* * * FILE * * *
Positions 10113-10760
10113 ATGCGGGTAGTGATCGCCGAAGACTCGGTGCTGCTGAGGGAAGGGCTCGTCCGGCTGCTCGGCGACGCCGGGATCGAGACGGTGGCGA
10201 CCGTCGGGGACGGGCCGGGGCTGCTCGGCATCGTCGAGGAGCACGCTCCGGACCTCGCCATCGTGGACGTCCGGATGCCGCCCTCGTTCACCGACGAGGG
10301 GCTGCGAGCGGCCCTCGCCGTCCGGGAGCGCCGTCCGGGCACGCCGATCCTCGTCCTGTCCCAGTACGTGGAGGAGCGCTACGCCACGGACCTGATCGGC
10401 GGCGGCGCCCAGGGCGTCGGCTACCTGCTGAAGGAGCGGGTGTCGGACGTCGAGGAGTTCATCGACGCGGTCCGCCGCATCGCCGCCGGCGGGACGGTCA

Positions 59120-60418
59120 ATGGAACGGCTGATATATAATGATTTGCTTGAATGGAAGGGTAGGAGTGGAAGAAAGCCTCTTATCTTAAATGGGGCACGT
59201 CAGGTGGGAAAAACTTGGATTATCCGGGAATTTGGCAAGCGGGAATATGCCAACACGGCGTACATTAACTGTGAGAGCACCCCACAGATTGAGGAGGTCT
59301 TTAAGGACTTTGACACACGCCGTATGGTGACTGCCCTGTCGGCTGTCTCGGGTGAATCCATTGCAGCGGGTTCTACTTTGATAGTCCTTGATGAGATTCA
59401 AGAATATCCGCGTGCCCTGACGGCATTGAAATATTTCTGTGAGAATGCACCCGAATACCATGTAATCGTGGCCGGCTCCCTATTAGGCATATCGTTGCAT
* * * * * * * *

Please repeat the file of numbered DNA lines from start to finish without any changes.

Positions 10113-10760
10113 ATGCGGGTAGTGATCGCCGAAGACTCGGTGCTGCTGAGGGAAGGGCTCGTCCGGCTGCTCGGCGACGCCGGGATCGAGACGGTGGCGA
10201 CCGTCGGGGACGGGCCGGGGCTGCTCGGCATCGTCGAGGAGCACGCTCCGGACCTCGCCATCGTGGACGTCCGGATGCCGCCCTCGTTCACCGACGAGGG
10301 GCTGCGAGCGGCCCTCGCCGTCCGGGAGCGCCGTCCGGGCACGCCGATCCTCGTCCTGTCCCAGTACGTGGAGGAGCGCTACGCCACGGACCTGATCGGC
10401 GGCGGCGCCCAGGGCGTCGGCTACCTGCTGAAGGAGCGGGTGTCGGACGTCGAGGAGTTCATCGACGCGGTCCGCCGCATCGCCGCCGGCGGGACGGTCA

Positions 59120-60418
59120 ATGGAACGGCTGATATATAATGATTTGCTTGAATGGAAGGGTAGGAGTGGAAGAAAGCCTCTTATCTTAAATGGGGCACGT
59201 CAGGTGGGAAAAACTTGGATTATCCGGGAATTTGGCAAGCGGGAATATGCCAACACGGCGTACATTAACTGTGAGAGCACCCCACAGATTGAGGAGGTCT
59301 TTAAGGACTTTGACACACGCCGTATGGTGACTGCCCTGTCGGCTGTCTCGGGTGAATCCATTGCAGCGGGTTCTACTTTGATAGTCCTTGATGAGATTCA
59401 AGAATATCCGCGTGCCCTGACGGCATTGAAATATTTCTGTGAGAATGCACCCGAATACCATGTAATCGTGGCCGGCTCCCTATTAGGCATATCGTTGCAT